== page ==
WINDHAM — Route 111 drivers in Southern New Hampshire should get ready to rumble.
New Hampshire Department of Transportation officials air plans at a public forum tomorrow to install rumble strips on the highway, as well as highly reflective striping, to help improve travel safety.
A forum for residents in the Hudson to Kingston area is slated for 6 p.m. at Windham High School, 64 London Bridge Road.
“It’s a proven, low-cost safety measure,” DOT’s Ronald Grandmaison said.
The $150,000 project would involve about 20 miles of the highway and is expected to take place in August or September of this year.
Crews would avoid areas under construction in Salem and Windham.
Work would be from North Lowell Road in Windham west into Hudson and from Route 28 east into Kingston.
“This is a very quick operation, probably done in a couple of weeks,” Grandmaison said.
Construction times aren’t yet determined. Grandmaison said work likely would take place outside prime commuting hours.
Traffic accidents on the busy roadway prompted the project.
Grandmaison said there have been several bad accidents in Salem and Hampstead. He expects to have more detailed statistics at the forum.
“This will help out with distracted drivers and drowsy drivers,” he said.
Hampstead police Lt. John Frazier expects the project will benefit driver safety.
“In terms of safety, I’m sure this is going to be extremely helpful,” Frazier said.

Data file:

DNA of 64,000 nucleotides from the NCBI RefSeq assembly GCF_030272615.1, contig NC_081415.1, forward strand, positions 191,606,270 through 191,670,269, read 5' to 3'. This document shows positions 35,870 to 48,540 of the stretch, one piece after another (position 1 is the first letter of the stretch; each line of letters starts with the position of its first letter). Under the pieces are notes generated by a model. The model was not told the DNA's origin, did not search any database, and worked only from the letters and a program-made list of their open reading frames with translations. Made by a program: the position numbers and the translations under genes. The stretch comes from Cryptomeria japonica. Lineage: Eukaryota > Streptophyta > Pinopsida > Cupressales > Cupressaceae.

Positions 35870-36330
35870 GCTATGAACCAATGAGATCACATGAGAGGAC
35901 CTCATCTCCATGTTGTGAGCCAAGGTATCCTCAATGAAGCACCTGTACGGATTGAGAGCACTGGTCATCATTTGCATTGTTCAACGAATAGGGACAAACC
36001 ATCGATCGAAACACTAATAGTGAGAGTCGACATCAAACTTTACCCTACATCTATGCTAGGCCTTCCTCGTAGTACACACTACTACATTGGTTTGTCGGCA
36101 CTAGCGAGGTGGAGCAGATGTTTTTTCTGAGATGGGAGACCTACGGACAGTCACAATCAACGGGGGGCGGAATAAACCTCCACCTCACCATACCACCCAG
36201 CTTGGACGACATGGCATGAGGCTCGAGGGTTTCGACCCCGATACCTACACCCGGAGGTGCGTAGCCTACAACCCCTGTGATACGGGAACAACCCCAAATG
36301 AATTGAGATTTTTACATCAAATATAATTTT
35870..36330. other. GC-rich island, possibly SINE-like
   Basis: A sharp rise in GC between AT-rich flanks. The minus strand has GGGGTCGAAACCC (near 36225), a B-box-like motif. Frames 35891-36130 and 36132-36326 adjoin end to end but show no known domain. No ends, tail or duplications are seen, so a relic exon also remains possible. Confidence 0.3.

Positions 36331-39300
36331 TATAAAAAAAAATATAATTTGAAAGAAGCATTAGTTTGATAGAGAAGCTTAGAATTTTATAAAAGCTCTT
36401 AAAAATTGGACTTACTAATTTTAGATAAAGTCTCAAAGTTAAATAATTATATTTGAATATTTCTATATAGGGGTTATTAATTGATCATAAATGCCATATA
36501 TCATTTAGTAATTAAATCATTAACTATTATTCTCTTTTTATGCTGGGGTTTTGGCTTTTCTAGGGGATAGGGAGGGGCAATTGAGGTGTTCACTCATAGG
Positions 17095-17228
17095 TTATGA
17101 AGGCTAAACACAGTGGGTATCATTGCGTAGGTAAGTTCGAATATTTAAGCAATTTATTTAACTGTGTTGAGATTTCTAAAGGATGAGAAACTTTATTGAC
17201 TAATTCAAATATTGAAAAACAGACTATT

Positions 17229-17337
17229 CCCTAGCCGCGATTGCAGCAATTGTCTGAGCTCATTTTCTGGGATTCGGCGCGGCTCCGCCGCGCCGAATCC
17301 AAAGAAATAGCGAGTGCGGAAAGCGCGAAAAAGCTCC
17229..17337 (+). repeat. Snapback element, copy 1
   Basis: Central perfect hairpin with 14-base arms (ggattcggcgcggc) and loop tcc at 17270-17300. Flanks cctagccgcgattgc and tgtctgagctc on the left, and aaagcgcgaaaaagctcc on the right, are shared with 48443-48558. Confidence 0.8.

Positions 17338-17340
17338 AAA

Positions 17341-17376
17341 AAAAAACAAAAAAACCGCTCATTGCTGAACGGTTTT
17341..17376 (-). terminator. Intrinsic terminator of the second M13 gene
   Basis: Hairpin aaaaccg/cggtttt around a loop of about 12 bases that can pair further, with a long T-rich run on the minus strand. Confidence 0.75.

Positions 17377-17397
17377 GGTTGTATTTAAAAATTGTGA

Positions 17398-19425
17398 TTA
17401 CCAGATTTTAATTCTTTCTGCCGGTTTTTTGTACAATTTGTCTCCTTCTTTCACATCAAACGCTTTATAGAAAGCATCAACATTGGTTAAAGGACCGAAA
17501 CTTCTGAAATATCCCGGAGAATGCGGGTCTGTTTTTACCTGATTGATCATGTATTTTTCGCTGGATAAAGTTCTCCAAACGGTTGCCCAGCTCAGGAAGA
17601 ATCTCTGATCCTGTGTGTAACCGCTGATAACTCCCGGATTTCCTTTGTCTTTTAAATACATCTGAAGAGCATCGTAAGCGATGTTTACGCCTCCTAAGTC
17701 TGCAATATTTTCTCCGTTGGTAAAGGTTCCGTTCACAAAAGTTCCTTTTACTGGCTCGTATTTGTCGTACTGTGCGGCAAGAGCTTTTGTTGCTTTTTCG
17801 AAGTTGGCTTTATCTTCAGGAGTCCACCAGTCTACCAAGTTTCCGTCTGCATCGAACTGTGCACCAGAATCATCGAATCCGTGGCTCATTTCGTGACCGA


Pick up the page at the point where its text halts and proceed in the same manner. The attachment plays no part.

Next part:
There are sections of Route 111 that can pose challenges for drivers in poor lighting, he said.
“The visibility isn’t all that great,” Frazier said.
AAA Northern New England spokesman Patrick Moody said rumble strips are making highways safer.
“Reflective striping and rumble strips are examples of road design elements that are being employed to reduce the number and severity of lane departure crashes,” he said.
Rumble strips already are in use on New Hampshire highways, including the Interstate system, Route 101 and Route 16.
The vibration they cause lets a driver know they are crossing the centerline or fog line.
An added innovation for Route 111 would be the use of high-visibility striping — Grandmaison calls it “rumble striping” — painted over the rumble strips.
“You’re going to get more of the light reflected back to the driver,” Grandmaison said.
Another forum was held recently in Hudson, but was poorly attended.
DOT officials are looking to hear from residents of Windham, Salem and Hampstead who will be affected by the project.
“Hopefully, we will get more people,” he said.
Highway officials don’t intend to impede cyclists.
“We know that route is used by a lot of bicyclists,” Grandmaison said. “We’re doing everything we can to provide a safe area for them to use the roadway as well.”